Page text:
Loneliness is a problem. It is a deadly problem. Nevertheless, God has a solution. Be sure to order your copy of The Loneliness Solution today when it is published in October. In the meantime click here to be notified and to receive a FREE downloadable chapter from the book.


Confessions (and Repentance) of An Unintentional Plagiarist

A number of years ago I began writing this blog. I wasn’t sure what blogging was and while blogging likely peaked in popularity on personal sites like mine a few years ago, I continue to post thoughts and insights, and sometimes frustrations, in forms of short articles here.

I continue to read quite a few from pastors and Christian leaders every week (even more during a pandemic, it seems.) While I seek not to live in an echo chamber, I do read from quite a few pastors and ministry leaders who have similar views as me on the state of the western church. I often have a notepad handy and as I read, I jot down points and thoughts that if I had heard shared in person would elicit an “Amen” from me or at least an “Uh-huh!”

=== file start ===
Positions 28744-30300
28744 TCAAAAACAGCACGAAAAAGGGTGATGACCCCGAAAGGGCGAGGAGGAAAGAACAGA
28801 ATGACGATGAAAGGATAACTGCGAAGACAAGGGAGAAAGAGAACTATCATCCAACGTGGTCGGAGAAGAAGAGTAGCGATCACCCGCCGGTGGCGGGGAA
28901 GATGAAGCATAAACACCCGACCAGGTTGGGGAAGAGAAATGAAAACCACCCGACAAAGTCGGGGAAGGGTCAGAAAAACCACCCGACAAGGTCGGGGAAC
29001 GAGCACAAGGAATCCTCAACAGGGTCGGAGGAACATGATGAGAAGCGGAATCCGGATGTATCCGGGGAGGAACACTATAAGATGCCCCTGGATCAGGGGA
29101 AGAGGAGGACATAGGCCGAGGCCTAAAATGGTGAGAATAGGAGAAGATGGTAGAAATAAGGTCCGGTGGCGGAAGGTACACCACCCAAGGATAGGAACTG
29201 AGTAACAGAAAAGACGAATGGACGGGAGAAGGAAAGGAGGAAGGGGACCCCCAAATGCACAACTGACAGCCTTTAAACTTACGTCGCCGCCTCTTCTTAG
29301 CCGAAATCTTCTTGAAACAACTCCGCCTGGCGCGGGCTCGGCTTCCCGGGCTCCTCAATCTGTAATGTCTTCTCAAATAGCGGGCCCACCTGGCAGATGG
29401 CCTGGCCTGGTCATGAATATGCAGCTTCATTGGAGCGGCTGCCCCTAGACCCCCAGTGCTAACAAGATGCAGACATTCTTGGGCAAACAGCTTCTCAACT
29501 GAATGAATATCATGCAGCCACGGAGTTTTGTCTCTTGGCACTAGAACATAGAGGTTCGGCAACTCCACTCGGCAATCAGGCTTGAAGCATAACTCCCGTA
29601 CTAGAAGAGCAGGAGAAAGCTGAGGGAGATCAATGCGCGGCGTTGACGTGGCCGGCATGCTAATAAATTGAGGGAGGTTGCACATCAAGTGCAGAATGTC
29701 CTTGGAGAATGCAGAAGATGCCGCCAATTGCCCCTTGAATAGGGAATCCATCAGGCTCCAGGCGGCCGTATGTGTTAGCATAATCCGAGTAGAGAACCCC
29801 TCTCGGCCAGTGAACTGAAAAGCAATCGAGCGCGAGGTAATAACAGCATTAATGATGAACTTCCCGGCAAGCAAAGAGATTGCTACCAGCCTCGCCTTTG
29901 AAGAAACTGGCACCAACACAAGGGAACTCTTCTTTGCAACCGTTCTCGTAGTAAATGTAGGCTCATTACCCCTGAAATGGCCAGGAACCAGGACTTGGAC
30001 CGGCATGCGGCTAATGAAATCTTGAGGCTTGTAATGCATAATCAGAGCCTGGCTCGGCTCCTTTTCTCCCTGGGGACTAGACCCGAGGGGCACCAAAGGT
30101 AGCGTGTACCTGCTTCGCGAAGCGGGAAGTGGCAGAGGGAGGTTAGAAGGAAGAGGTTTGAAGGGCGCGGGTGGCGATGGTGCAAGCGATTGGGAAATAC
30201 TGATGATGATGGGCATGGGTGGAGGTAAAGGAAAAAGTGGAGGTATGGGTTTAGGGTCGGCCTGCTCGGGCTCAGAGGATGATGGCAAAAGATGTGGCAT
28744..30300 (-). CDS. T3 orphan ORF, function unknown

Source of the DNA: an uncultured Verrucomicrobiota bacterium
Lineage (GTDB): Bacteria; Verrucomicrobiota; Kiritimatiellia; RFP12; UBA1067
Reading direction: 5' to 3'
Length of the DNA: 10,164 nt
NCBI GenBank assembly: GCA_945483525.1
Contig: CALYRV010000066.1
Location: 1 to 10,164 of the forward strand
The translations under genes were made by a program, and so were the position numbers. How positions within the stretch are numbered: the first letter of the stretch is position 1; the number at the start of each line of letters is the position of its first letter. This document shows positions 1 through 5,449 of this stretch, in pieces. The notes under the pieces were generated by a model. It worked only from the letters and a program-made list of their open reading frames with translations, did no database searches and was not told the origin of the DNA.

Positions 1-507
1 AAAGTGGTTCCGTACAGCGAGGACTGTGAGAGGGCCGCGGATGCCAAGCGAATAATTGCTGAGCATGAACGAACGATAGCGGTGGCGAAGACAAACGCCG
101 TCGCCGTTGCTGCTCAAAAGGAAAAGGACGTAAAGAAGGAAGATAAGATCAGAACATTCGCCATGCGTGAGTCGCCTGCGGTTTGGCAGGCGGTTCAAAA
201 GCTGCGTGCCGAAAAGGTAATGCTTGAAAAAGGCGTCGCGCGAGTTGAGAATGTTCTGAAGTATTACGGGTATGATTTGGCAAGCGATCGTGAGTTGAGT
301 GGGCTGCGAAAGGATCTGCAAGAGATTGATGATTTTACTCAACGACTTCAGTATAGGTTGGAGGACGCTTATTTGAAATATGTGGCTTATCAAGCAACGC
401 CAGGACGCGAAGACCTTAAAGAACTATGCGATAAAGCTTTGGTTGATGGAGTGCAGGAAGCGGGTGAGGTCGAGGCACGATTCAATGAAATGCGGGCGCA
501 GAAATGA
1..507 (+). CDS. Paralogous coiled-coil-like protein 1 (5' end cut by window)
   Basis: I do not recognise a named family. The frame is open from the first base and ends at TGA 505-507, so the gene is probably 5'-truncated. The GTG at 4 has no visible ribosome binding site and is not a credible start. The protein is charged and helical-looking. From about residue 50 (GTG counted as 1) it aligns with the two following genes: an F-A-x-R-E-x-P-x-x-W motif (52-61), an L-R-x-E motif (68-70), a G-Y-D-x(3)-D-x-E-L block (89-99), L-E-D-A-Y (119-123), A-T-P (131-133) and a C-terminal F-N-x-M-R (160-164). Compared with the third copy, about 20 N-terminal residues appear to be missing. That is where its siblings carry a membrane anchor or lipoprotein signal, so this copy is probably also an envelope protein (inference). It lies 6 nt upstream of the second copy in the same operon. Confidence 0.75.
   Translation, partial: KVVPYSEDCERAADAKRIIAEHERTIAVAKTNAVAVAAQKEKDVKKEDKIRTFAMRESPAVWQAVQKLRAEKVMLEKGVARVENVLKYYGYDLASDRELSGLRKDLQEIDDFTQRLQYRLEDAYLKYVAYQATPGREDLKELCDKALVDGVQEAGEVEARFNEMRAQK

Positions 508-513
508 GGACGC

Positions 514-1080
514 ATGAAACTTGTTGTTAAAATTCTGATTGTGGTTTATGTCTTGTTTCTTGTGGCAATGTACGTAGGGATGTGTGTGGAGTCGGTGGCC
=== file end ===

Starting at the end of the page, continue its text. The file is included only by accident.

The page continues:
I have often then written my own posts with similar themes and my take on the same issues. I tend to have a much smaller readership, so in many ways my posts are for my own sorting out of thoughts and ultimately become the weekly e-mailed newsletter articles we send to our church membership.

My Unoriginal Thoughts

Last Monday I shared a post on how the pandemic reveals much of what we think about church in America and west today. I used illustrations of church growth and expansion we have seen in our culture and my community over the past few decades under the banner of “church growth.” I had written about this prior as have many. I even wrote of the danger of becoming a “Lone Ranger” Christian as many of us have preached against. I felt the need to explain who the Lone Ranger was since the only recent depiction was poorly done in a movie starring Johnny Depp and Armie Hammer. Nevertheless, the isolationism of Christianity and elevation of consumerism were the foci.

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Photo credit: Maik Meid on Visual hunt / CC BY-SA

Seeing many online postings about the growing boredom during the pandemic concerns me, so I also wrote about the “Bored Believers” whom we are seeking to lead as pastors.

The problem wasn’t the focus of the article.

The problem was that minutes after posting, I received a message from a Christian leader whom I respect and whose articles and books I read asking why I had basically copied his most recent article posted it as my own. I was shocked. First, that someone actually read my blog. Second, that this brother read my blog. (The original article is by Jared C. Wilson and is posted here.)